At the Farm Progress Show, high input costs shape some farmers’ purchases

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Farmers flocked to Boone, Iowa this week from around the world for the Farm Progress Show.

Considered the nation’s largest outdoor agricultural event, the three-day expo featured hundreds of exhibitors touting the latest and greatest developments in agriculture. Yet while the show may make farmers feel like a kid in the candy store, this year they need to weigh their buying decisions carefully as fuel and fertilizer costs remain high.

“A lot of these are things you can afford in about 10 years from now,” Adam Ledvina said with a laugh. “But it’s worth coming to see what’s going on and all the new ideas.”

Ledvina owns and operates a goat meat business in Chelsea, Iowa. He stood inside the Varied Industries tent – a tent with many small vendors – handing out individual bags of popcorn to passers-by and promoting the use of cover crops for the Practical Farmers organization of Iowa.

Katie Peikes

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Harvest public media

Adam Ledvina stands in the Varied Industries tent at the Farm Progress Show in Iowa, handing out popcorn and promoting cover crops.

He also had time to check out the many Farm Progress Show offerings and look at the cattle trailers. Ledvina said he wanted to upgrade to a bigger one with more space to transport his goats around the state to manage forests and eliminate invasive species.

“All of these different competitors are very close to each other,” he said. “You can really compare notes. It’s nice to grab a pen and paper, write all the things down, then go measure the other things and see exactly what you’re looking for.

Dan Hanson, who farms corn and soybeans near Fort Dodge, Iowa, reviewed a strip-tillage machine from Environmental Tillage Systems that could help minimize soil erosion while reducing the cost of tillage. fertilizer and fuel. Strip tillage is a form of conservation where growers plant and plow in narrow rows.

“You have to limit what you can buy,” Hanson said, “but you have to stay on top of some of them because the future is changing. It’s always changed in farming. You need to look where your money would be best spent when you have a limited amount of money to spend.

    Farmers were able to view and demonstrate the equipment at the Farm Progress Show from August 30 to September 1, 2022 in Boone, Iowa.

Katie Peikes

/

Harvest public media

Farmers were able to view and demonstrate the equipment at the Farm Progress Show from August 30 to September 1, 2022 in Boone, Iowa.

As farmers deal with these challenges, some companies said the high cost of inputs made them more competitive.

Caitlin Keck, director of marketing for Environmental Tillage Systems, said fertilizer and other inputs are so expensive that it attracts some customers to the products her company sells. The Farm Progress Show, she said, is great for business and helps build awareness of her company’s brand and strip tillage.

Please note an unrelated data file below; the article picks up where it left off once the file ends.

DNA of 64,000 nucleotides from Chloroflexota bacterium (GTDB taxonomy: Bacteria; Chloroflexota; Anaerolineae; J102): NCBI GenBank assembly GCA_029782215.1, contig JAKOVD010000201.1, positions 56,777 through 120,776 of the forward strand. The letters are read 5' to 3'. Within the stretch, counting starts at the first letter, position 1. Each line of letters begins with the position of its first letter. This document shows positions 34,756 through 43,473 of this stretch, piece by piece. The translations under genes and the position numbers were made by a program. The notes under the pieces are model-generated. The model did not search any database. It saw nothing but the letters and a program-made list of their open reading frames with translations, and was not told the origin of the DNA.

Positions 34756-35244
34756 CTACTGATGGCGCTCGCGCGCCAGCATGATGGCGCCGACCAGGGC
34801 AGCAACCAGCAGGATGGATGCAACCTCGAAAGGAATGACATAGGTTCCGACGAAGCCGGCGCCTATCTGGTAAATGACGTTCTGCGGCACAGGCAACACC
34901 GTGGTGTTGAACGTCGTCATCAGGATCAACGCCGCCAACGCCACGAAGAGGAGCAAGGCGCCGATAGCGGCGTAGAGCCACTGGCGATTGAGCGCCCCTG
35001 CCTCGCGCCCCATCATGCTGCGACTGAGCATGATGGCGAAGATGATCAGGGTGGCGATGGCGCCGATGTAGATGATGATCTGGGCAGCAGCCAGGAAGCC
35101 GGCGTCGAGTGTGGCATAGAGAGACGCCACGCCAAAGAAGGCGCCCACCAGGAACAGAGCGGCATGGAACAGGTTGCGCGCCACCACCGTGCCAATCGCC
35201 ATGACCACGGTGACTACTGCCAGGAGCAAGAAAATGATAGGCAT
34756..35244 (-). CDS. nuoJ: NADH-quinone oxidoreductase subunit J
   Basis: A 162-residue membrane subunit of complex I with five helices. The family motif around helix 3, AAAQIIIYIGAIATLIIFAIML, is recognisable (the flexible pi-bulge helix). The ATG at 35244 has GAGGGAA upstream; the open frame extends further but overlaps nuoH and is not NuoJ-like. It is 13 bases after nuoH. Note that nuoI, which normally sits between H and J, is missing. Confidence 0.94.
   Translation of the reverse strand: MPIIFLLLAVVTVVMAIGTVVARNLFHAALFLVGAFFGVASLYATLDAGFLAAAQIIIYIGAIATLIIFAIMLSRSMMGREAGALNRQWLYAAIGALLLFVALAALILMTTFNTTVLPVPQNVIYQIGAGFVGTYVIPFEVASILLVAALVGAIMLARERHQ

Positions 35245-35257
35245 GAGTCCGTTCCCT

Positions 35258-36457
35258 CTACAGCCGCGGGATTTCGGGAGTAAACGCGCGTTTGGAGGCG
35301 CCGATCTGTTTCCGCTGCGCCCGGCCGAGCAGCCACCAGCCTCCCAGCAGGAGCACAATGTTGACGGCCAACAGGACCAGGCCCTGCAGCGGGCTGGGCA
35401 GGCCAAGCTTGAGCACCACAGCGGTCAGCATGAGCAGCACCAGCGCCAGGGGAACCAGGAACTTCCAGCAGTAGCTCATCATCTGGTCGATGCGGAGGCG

“Farmers are becoming more aware of how to use things like fertilizer more efficiently,” Keck said, “and are looking at options like strip tillage.”

The Farm Progress Show alternates between Boone, Iowa and Decatur, Illinois each year. He hadn’t been in Iowa since 2018 due to the 2020 coronavirus pandemic cancellation.

New: Recycled asphalt bonded with soybean oil

New equipment and technology weren’t the only buzzwords at the Farm Progress Show: soybeans are leading the way to the future.

    The floor of the Varied Industries tent at the Farm Progress Show in Iowa is covered with recycled asphalt bonded with high oleic soybean oil.

Katie Peikes

/

Harvest public media

The floor of the Varied Industries tent at the Farm Progress Show in Iowa is covered with recycled asphalt bonded with high oleic soybean oil.

This year, a partnership between the Iowa Soybean Association, Iowa State University, Central Iowa Expo, and the Farm Progress Show established an asphalt base of nearly 43,000 square feet on the floor of the Varied Industries Tent, which includes about 150 exhibitors, including many small vendors.

But it’s not just any asphalt. It is recycled asphalt bonded by a type of soybean oil called high oleic soybean oil which is produced from the seeds of soybean plants. The asphalt uses more than 2,300 pounds of soybean oil, or the equivalent of 215 bushels of soybeans.

“It’s very rare that we as farmers know where that end use is in addition to eating it,” said Robb Ewoldt, president of the Iowa Soybean Association. “And here we can walk on it. We can show what we’ve done in the Midwest to promote recyclable and environmentally friendly practices.

The technology is being tested in Alabama and could be used to pave rural roads in the future.

Follow Katie on Twitter: @katiepeikes

This story was produced in partnership with Harvest Public Media, a collaboration of public media newsrooms in the Midwest. It reports on food systems, agriculture and rural issues. Follow Harvest on Twitter: @HarvestPM

Copyright 2022 KCUR 89.3. To see more, visit KCUR 89.3.

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